Sing-Song Cycle

Song Cycle by Felix Gerald Swinstead (1880 - 1959)

Word count: 468

?. The ladybird [sung text not yet checked]

I caught a little ladybird
  That flies far away;
I caught a little lady wife
  That is both staid and gay.

Come back, my scarlet ladybird,
  Back from far away;
I weary of my dolly wife,
  My wife that cannot play.

She's such a senseless wooden thing
  She stares the livelong day;
Her wig of gold is stiff and cold
  And cannot change to grey. 

Authorship

Researcher for this text: Emily Ezust [Administrator]

?. Love me, -- I love you [sung text not yet checked]

Love me, - I love you,
  Love me, my baby;
Sing it high, sing it low,
  Sing it as may be.

Mother's arms under you,
  Her eyes above you;
Sing it high, sing it low,
  Love me, - I love you.

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Researcher for this text: Ted Perry

?. If I were a Queen [sung text not yet checked]

If I were a Queen,
  What would I do?
I'd make you King,
  And I'd wait on you.

If I were a King,
  What would I do?
I'd make you Queen,
  For I'd marry you. 

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Researcher for this text: Emily Ezust [Administrator]

?. When a mounting skylark sings [sung text not yet checked]

When a mounting skylark sings
	In the sunlit summer morn,
I know that heaven is up on high,
	And on earth are fields of corn.

But when a nightingale sings,
	In the moonlit summer even,
I know not if earth is merely earth,
	Only that heaven is heaven.

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Researcher for this text: Ted Perry

?. The maid and the ferry [sung text not yet checked]

"Ferry me across the water,
Do, boatman, do."
"If you've a penny in your purse
I'll ferry you."

"I have a penny in my purse,
And my eyes are blue;
So ferry me across the water,
Do, boatman, do!"

"Step into my ferry-boat,
Be they black or blue,
And for the penny in your purse
I'll ferry you."

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Available translations, adaptations or excerpts, and transliterations (if applicable):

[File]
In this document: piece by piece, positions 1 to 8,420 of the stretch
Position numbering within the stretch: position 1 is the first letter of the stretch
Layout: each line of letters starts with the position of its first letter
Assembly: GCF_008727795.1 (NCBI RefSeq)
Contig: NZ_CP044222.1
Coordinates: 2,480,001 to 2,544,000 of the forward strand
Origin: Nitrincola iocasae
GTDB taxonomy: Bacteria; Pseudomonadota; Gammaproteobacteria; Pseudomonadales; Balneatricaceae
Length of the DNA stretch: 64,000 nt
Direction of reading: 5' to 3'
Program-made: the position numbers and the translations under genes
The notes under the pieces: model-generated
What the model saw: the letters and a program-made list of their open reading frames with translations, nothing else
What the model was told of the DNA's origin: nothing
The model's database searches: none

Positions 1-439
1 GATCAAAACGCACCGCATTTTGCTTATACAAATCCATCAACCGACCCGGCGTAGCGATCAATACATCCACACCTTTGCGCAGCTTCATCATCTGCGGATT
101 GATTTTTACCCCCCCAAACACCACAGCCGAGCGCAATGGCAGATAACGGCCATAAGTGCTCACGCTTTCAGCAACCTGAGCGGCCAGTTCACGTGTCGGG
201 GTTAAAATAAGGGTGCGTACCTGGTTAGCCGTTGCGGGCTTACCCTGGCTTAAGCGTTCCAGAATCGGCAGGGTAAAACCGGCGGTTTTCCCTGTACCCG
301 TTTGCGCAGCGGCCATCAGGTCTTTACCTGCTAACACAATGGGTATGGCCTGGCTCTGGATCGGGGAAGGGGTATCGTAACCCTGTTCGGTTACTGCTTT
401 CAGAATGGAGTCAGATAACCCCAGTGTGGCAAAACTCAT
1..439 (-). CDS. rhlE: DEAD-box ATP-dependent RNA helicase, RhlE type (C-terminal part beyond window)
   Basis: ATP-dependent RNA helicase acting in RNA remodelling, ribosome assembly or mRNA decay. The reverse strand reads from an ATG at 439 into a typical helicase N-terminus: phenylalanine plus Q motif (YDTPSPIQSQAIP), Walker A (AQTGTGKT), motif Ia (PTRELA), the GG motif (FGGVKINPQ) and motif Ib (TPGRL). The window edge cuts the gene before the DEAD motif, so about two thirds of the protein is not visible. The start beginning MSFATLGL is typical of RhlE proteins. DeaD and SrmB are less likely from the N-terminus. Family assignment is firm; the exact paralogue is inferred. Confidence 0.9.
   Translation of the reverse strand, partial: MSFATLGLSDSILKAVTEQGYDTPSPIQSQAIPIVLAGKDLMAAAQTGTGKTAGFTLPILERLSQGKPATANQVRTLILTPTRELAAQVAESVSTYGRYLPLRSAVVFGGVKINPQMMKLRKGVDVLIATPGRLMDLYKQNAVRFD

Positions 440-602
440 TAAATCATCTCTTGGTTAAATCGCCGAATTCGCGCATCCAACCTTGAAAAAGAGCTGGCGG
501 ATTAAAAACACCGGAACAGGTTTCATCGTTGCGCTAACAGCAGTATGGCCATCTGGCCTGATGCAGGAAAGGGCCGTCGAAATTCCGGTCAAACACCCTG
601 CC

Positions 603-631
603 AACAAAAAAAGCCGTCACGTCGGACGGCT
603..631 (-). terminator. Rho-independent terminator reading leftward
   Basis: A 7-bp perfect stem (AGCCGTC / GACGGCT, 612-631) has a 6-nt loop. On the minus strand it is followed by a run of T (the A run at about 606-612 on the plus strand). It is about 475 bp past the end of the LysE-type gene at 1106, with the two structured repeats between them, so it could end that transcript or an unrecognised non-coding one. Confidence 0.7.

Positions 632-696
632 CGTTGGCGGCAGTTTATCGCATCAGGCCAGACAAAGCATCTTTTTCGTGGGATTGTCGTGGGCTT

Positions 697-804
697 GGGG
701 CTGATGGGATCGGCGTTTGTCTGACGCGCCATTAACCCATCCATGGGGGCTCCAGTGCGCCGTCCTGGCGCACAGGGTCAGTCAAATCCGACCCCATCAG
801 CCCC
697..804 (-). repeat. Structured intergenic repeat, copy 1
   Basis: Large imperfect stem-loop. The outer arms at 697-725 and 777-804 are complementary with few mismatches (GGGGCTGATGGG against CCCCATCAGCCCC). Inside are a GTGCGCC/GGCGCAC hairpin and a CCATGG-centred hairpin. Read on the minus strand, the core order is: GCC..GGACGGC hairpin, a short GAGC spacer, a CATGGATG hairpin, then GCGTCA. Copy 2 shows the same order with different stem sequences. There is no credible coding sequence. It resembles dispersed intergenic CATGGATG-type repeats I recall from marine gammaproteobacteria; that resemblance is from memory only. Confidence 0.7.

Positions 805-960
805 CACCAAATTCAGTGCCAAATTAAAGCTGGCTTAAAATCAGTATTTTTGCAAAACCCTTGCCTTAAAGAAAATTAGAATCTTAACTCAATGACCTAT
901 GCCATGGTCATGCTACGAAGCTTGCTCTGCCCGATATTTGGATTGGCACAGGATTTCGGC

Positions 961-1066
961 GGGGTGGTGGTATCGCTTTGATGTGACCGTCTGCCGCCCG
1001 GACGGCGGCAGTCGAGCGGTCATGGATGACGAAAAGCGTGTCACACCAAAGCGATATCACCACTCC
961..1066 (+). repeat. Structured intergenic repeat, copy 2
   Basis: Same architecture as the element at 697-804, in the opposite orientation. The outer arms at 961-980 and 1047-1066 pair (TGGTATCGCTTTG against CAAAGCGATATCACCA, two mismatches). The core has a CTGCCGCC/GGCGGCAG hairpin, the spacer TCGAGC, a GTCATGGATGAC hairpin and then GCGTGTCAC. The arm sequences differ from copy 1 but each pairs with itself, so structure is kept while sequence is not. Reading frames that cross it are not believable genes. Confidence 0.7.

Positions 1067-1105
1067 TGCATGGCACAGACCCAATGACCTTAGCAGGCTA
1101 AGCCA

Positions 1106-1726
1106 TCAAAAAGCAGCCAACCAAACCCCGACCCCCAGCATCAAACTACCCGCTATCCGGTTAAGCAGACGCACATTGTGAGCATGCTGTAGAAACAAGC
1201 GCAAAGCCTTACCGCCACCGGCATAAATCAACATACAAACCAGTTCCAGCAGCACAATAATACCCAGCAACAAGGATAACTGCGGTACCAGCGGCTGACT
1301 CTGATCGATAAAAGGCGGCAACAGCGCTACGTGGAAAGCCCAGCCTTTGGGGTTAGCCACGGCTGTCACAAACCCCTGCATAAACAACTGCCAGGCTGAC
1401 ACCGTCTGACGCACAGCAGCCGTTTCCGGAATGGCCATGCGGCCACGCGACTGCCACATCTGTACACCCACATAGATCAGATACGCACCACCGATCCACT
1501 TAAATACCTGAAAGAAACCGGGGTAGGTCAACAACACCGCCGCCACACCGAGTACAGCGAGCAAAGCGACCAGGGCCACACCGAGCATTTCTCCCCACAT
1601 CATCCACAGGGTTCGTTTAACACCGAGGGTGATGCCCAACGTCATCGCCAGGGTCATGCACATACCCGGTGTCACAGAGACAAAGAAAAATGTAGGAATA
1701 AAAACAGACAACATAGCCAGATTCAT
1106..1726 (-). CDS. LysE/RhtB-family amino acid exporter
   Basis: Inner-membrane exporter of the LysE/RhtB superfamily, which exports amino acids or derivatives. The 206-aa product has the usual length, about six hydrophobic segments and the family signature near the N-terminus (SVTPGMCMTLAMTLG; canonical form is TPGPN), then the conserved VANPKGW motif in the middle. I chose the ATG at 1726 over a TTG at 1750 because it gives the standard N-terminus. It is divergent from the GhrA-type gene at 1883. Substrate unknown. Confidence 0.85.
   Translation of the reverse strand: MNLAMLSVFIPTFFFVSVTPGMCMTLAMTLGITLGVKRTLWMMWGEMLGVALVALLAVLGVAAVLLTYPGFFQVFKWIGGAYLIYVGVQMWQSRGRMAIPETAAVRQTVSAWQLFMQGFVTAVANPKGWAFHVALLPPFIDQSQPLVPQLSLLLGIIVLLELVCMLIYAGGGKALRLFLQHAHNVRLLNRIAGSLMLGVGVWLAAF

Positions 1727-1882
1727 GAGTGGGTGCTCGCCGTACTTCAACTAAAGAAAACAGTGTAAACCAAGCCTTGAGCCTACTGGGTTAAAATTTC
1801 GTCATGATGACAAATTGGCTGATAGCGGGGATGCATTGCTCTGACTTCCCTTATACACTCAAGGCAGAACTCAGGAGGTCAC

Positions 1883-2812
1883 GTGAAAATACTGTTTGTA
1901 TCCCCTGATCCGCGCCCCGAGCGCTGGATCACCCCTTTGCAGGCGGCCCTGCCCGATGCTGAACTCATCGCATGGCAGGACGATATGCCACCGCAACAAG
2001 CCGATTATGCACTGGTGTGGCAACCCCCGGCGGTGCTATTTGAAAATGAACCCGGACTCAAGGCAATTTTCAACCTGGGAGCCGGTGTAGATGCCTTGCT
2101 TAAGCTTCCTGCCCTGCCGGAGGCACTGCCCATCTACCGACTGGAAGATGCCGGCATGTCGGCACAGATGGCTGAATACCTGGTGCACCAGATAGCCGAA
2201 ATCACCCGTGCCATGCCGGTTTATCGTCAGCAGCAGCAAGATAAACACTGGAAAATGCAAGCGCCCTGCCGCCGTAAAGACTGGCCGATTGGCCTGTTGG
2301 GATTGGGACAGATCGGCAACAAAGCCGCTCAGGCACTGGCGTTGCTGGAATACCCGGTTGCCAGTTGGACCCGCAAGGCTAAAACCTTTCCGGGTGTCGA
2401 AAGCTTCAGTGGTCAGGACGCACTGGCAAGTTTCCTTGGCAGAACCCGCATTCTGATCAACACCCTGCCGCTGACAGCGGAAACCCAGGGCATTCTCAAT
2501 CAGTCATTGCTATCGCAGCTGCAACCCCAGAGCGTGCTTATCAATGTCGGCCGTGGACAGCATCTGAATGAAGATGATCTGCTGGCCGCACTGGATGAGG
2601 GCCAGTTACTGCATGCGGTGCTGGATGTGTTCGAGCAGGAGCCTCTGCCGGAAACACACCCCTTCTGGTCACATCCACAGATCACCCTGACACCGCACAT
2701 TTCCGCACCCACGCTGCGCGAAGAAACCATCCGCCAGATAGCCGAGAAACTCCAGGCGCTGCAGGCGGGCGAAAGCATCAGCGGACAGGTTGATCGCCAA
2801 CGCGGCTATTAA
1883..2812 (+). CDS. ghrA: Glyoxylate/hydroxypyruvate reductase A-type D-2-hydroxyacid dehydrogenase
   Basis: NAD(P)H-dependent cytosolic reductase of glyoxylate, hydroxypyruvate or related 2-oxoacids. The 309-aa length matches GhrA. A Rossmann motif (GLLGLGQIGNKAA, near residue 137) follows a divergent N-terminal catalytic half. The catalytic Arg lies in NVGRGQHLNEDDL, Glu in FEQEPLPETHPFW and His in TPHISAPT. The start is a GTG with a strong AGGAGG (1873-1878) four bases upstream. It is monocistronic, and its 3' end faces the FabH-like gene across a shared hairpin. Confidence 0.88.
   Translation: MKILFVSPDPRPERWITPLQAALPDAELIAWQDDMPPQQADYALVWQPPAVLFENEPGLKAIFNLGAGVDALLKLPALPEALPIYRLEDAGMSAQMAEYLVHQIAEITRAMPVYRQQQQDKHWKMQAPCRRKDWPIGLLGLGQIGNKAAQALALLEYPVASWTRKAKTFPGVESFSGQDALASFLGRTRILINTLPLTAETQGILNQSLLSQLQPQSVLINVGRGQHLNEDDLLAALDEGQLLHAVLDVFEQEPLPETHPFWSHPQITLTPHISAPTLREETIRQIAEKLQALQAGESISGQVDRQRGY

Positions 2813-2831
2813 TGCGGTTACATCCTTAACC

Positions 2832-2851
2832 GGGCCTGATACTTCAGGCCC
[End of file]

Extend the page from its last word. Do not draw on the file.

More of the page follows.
• GER German (Deutsch) (Bertram Kottmann) , copyright © 2013, (re)printed on this website with kind permission

Researcher for this text: Emily Ezust [Administrator]

?. Minnie and Mattie and May [sung text not yet checked]

Minnie and Mattie
  And fat little May,
Out in the country,
  Spending a day.

Such a bright day,
  With the sun glowing,
And the trees half in leaf,
  And the grass growing.

Pinky white pigling
  Squeals through his snout,
Woolly white lambkin
  Frisks all about.

Cluck! cluck! the nursing hen
  Summons her folk, --
Ducklings all downy soft
  Yellow as yolk.

Cluck! cluck! the mother hen
  Summons her chickens
To peck the dainty bits
  Found in her pickings.

Minnie and Mattie
  And May carry posies,
Half of sweet violets,
  Half of primroses.

Give the sun time enough,
  Glowing and glowing,
He'll rouse the roses
  And bring them blowing.

Don't wait for roses
  Losing to-day,
O Minnie, Mattie,
  And wise little May.

Violets and primroses
  Blossom to-day
For Minnie and Mattie
  And fat little May. 

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Researcher for this text: Emily Ezust [Administrator]

?. Is the moon tired? [sung text not yet checked]

Is the moon tired? she looks so pale
Within her misty veil:
She scales the sky from east to west,
And takes no rest.

Before the coming of the night
The moon shows papery white;
Before the dawning of the day
She fades away.

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Researcher for this text: Emily Ezust [Administrator]

?. Will the ships go down? [sung text not yet checked]

The wind has such a rainy sound
  Moaning through the town,
The sea has such a windy sound, --
  Will the ships go down?

The apples in the orchard
  Tumble from their tree. --
Oh will the ships go down, go down,
  In the windy sea? 

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Researcher for this text: Emily Ezust [Administrator]